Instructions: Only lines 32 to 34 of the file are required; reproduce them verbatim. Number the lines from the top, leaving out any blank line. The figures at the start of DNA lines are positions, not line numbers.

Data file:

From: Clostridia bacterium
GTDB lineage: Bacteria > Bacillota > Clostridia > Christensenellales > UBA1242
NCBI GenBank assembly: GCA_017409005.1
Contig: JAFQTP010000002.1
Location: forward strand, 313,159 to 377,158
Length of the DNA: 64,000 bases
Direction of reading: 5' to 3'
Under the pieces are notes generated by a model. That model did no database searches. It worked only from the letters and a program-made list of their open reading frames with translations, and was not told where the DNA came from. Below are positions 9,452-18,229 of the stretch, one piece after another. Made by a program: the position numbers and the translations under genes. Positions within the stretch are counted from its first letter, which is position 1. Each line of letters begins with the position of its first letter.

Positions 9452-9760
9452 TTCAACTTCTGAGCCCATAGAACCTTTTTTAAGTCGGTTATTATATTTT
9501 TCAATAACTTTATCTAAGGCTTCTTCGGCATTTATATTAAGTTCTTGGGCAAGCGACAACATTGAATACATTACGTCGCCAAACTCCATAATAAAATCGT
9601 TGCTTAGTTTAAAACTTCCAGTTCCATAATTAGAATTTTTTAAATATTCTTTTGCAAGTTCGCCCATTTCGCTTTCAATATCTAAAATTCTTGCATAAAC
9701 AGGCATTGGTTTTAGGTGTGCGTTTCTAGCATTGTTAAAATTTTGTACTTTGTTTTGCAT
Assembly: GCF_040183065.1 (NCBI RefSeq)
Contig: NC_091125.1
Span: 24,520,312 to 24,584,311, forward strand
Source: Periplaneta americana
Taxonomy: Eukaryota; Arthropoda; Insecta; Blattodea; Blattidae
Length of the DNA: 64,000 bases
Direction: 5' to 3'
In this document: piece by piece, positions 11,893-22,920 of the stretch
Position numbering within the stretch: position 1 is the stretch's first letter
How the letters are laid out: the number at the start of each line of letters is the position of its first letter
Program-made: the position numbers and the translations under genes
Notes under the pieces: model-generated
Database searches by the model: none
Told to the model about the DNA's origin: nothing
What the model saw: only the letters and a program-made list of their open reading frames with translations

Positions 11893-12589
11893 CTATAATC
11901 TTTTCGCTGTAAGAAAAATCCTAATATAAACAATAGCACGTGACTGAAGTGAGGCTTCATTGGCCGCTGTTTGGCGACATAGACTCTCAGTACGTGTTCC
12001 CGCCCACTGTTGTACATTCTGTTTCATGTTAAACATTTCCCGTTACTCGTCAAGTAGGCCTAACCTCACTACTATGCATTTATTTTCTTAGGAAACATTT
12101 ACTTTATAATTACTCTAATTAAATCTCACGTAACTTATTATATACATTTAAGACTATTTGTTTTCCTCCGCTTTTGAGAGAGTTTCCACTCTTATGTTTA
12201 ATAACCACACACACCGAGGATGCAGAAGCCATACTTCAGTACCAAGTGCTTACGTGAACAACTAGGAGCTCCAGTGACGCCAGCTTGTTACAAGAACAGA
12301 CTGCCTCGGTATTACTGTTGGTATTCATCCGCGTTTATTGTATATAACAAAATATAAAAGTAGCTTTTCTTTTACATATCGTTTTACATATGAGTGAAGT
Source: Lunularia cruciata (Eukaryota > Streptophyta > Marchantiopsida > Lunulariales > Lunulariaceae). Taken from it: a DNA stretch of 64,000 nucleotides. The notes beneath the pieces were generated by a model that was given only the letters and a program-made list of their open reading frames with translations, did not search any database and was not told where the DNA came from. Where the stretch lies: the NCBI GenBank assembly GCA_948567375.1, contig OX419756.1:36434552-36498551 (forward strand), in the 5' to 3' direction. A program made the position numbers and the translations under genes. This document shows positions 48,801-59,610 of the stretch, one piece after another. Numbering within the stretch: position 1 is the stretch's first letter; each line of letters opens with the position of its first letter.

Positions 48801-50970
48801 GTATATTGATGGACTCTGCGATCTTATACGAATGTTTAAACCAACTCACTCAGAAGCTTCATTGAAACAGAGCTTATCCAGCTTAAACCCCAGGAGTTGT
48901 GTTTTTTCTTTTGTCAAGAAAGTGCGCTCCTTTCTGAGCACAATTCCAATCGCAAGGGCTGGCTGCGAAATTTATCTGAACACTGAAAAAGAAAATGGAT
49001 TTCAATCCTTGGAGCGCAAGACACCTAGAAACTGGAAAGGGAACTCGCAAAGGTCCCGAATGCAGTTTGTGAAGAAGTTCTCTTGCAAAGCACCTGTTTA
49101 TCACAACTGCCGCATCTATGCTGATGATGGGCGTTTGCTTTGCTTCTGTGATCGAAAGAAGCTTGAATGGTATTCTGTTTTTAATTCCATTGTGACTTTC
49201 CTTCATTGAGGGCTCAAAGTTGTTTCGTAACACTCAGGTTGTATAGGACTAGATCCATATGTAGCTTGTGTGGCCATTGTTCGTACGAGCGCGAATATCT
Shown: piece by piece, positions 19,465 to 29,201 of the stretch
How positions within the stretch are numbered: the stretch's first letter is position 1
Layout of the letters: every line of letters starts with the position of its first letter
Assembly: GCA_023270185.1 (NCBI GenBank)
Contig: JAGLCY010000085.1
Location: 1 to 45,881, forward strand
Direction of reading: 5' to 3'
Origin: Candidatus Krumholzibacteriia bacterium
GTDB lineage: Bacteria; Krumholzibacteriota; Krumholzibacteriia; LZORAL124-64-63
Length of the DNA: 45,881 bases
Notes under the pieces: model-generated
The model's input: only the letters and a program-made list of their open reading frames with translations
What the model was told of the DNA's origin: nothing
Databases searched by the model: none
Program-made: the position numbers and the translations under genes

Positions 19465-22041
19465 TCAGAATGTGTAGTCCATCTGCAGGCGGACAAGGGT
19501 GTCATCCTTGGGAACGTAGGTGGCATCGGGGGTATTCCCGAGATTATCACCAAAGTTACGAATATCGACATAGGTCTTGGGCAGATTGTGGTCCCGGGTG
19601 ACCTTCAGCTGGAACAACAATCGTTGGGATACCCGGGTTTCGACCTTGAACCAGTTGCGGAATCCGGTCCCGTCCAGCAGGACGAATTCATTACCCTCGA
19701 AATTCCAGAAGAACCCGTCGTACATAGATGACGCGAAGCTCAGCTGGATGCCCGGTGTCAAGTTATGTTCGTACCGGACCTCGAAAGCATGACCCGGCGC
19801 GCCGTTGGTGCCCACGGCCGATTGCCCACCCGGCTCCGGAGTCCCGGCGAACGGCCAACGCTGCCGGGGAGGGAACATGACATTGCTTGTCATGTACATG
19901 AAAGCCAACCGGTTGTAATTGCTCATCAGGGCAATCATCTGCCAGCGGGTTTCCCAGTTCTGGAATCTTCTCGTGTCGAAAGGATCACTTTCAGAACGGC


12001 CGCCCACTGTTGTACATTCTGTTTCATGTTAAACATTTCCCGTTACTCGTCAAGTAGGCCTAACCTCACTACTATGCATTTATTTTCTTAGGAAACATTT
12101 ACTTTATAATTACTCTAATTAAATCTCACGTAACTTATTATATACATTTAAGACTATTTGTTTTCCTCCGCTTTTGAGAGAGTTTCCACTCTTATGTTTA
12201 ATAACCACACACACCGAGGATGCAGAAGCCATACTTCAGTACCAAGTGCTTACGTGAACAACTAGGAGCTCCAGTGACGCCAGCTTGTTACAAGAACAGA